Please help me I'm so stressed over this. I just bought a new Supercycle bike from Canadian Tire. They did not adjust the derailleurs at the store so I decided to try it but I wound up loosen the cable too much and it came out of the derailleur all together. I am planning a cycling trip to Toronto on the weekend and I don't want to rent a BIXI bike for the entire weekend because that would cost a small fortune. Is there anyway I can fix this myself in a hurry? PLEASE HELP ME. - Andrew in Whitby, Ontario

Not to worry Andrew, help is available but it won't be easy. Derailleurs are basically the most complicated things to fix on a modern bicycle.

#1. First check to see if you have a bent derailleur tab. (You probably don't because your bike is brand new, but lets follow procedure here in case other people have problems.) If it is please see this other post on "Fixing a Bent Derailleur Tab".

#2. Get yourself a copy of Barnett's Manual (the books aren't cheap so a PDF will suffice) and read chapters 33 and 34.

I cannot possibly fully explain all the intricacies of fixing derailleurs in one blog post. Barnett takes TWO chapters to do it, one for front derailleurs and another for rear derailleurs. If you view the PDF it is pages 591 to 649.

Failing that check out this website: sheldonbrown.com/derailer-adjustment.html which is reasonably helpful, but has really shoddy graphics and skips over a lot of parts (It should be sufficient to help fix Andrew's problem however). That site does however get the point across that derailleurs are basically the most complicated things to fix on a modern bicycle.

Maybe someday I will do a detailed post on how to fix derailleurs, but if I am anything like Barnett such a post would take me a week to write and be 50+ pages long.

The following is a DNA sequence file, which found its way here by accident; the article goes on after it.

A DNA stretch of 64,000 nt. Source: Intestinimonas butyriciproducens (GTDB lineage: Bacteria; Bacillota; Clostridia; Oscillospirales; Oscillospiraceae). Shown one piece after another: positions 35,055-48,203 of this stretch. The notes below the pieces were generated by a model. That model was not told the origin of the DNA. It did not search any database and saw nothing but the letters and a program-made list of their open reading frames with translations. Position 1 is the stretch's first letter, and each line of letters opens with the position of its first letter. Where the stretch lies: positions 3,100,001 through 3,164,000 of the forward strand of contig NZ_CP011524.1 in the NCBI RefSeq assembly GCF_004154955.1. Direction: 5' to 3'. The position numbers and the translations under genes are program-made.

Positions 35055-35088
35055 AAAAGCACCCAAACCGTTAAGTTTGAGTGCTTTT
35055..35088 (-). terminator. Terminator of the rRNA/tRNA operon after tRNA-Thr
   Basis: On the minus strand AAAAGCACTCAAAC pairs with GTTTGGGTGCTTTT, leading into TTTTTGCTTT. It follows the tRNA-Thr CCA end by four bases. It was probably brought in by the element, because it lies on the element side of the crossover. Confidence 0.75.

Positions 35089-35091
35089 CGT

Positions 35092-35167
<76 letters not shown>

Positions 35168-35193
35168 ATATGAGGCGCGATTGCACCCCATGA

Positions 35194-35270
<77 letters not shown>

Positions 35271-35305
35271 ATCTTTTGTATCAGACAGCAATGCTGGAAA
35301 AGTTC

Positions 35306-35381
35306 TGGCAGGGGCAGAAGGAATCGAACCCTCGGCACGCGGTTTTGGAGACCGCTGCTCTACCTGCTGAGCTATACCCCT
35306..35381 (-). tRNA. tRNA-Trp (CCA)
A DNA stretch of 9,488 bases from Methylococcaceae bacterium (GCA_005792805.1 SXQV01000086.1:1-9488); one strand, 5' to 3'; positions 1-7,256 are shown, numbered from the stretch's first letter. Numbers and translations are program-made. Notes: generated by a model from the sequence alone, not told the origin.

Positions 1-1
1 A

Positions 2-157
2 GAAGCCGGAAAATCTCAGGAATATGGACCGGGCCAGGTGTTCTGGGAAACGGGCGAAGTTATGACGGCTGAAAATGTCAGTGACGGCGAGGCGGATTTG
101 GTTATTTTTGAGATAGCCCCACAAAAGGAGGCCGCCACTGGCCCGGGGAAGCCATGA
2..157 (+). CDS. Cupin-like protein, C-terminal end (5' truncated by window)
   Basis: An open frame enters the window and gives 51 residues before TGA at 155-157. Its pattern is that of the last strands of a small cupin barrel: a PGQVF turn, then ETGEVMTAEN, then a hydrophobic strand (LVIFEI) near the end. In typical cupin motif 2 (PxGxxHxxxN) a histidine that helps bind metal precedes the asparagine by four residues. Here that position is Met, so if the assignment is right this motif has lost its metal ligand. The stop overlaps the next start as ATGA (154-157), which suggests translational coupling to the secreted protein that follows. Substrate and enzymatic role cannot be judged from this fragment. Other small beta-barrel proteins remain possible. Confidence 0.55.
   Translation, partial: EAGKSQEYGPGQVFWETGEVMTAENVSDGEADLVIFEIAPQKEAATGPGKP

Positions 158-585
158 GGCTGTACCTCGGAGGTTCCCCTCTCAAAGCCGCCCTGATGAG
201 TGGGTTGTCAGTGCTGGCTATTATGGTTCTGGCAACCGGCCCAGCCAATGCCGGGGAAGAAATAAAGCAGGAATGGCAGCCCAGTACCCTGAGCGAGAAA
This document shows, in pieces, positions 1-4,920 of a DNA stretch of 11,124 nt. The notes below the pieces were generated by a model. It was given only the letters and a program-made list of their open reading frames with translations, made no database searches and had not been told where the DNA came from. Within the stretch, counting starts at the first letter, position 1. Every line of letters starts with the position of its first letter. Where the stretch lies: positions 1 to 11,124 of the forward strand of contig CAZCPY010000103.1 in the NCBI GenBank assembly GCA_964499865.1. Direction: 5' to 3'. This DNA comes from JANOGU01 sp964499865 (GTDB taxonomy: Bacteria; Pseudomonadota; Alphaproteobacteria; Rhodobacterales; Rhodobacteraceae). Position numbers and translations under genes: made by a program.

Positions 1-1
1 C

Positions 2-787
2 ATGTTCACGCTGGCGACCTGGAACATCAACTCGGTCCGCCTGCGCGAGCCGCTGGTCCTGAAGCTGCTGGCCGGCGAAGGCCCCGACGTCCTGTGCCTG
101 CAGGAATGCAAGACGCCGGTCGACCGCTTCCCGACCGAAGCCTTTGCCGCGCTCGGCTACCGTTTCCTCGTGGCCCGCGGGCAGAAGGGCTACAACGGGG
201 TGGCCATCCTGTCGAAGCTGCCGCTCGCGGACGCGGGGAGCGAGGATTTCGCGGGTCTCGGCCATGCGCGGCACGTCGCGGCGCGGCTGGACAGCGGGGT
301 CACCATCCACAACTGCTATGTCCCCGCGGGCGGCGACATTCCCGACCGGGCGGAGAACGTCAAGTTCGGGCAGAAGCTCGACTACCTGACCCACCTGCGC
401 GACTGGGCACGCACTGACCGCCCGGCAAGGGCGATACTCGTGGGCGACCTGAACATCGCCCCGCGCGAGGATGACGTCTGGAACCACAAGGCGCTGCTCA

Good luck Andrew!

Toronto City Council votes to scrap Jarvis bike lanes

CANADA - Yesterday in a 28-9 vote Toronto city councilors voted to spend more than $400,000 to erase bike lanes on Jarvis St. downtown as well as Birchmount Rd. and Pharmacy Ave.

This isn't going to change the habits of cyclists however, who use those routes on the way to work. Myself included, I take Jarvis several times a week so the stupidity of spending thousands of dollars to REMOVE a bicycle lane is just silliness and a complete waste of taxpayers money.

It will also mean mapmakers will have to redesign their maps of Toronto's bicycle lanes and paths.

Toronto city councilors also agreed to physically separate 14 kilometres of bike lanes on downtown streets — two of them north-south, two east-west — at an unknown cost - and in an unspecified way. It is unknown exactly how cyclists are supposed to get into these new cycling lanes from intersections... and furthermore, what if situations arise where cyclists refuse to use these protected cycling lanes because its better (perhaps even safer) to be using the normal road?

Cycling advocates got one concession — the two-kilometre Jarvis lanes won’t be removed until AFTER new separated cycling lanes on Sherbourne St. are separated from other traffic, expected by December 2012.

In which case what is the cost of building these new separated cycling lanes on Sherbourne? One city councilor estimated the cost at $200,000 but I think he is full of ****. If it costs $400,000 just to remove bicycle lanes just made of PAINT, how can it cost less to create new separated bicycle lanes made of CEMENT?

Rob Ford's gravy train apparently goes to the Land of Stupid Wastefulness.

Friday, July 1, 2011

Bicycles as Mechanical Genius

Sometimes bicycle mechanics display their talents in ways that are unforeseen and really a testament to both their skills as mechanical geniuses... and as artists.